If there are any specific aspects of amateur pianism which you would like me to cover, please leave a comment below or contact me

Frances Wilson, author of this blog, is experienced in teaching adult pianists and also runs performance workshops for adult amateur pianists.

 

Further reading

More than hobbyists: the world of amateur pianism

The Adult Amateur – article on Practising the Piano blog

Street Pianos

 

Rehearsal rooms in central London

Peregrine’s Pianos

1901 Arts Club

Markson Pianos

Steinway Hall

Bluthner London

 

Piano Day in Hitchin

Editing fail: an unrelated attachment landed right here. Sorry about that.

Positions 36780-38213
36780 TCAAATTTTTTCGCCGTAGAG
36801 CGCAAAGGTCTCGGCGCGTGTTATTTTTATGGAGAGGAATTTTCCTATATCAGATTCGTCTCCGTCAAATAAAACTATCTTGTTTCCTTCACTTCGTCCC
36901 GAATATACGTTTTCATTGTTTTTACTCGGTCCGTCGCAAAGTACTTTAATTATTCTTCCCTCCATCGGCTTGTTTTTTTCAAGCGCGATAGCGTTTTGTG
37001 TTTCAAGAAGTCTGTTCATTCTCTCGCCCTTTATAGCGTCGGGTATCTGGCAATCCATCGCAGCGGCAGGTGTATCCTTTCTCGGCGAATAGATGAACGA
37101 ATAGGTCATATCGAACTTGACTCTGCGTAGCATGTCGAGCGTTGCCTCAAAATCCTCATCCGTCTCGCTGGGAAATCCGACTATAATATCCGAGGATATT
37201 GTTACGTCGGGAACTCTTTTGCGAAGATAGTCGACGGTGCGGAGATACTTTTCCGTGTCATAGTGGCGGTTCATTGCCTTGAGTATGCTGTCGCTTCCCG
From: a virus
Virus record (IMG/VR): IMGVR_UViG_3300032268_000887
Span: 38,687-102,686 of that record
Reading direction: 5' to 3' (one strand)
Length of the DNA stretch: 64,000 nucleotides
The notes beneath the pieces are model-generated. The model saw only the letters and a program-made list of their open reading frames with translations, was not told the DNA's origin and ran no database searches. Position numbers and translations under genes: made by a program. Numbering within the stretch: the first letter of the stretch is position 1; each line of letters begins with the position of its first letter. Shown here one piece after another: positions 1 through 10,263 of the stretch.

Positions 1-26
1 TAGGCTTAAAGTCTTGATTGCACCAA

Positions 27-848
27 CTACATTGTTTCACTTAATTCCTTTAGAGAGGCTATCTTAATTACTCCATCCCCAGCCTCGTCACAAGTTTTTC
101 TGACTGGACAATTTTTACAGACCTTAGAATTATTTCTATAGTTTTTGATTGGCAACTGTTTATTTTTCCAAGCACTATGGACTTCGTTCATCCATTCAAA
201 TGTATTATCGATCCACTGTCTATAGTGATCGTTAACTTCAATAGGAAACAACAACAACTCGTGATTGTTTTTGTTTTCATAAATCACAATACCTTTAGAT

Last weekend I ran a masterclass for members of the Hitchin Piano Club who are taught by a teaching friend of mine. It was the first time I’d taught adults in this format and I found the experience hugely enjoyable and stimulating – and I think the participants did too. In addition to one-to-one coaching while the others observed, we covered warm up exercises away from the piano, managing performance anxiety and finished the day with a listening game in which participants were asked to try to identify nationality, period and style of a selection of pieces chosen from Spotify. The day ended with me giving my friend a brief lesson, which was interesting for both of us and an important test of mutual respect and trust.